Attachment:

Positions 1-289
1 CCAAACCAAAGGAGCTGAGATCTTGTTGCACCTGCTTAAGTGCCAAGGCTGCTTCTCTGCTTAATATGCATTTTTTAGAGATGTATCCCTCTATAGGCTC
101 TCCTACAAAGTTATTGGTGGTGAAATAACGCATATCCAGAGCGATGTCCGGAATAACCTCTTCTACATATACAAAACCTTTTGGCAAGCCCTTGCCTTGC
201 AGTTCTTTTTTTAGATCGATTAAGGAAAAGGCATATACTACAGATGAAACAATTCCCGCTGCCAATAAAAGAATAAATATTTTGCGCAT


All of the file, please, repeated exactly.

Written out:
Positions 1-289
1 CCAAACCAAAGGAGCTGAGATCTTGTTGCACCTGCTTAAGTGCCAAGGCTGCTTCTCTGCTTAATATGCATTTTTTAGAGATGTATCCCTCTATAGGCTC
101 TCCTACAAAGTTATTGGTGGTGAAATAACGCATATCCAGAGCGATGTCCGGAATAACCTCTTCTACATATACAAAACCTTTTGGCAAGCCCTTGCCTTGC
201 AGTTCTTTTTTTAGATCGATTAAGGAAAAGGCATATACTACAGATGAAACAATTCCCGCTGCCAATAAAAGAATAAATATTTTGCGCAT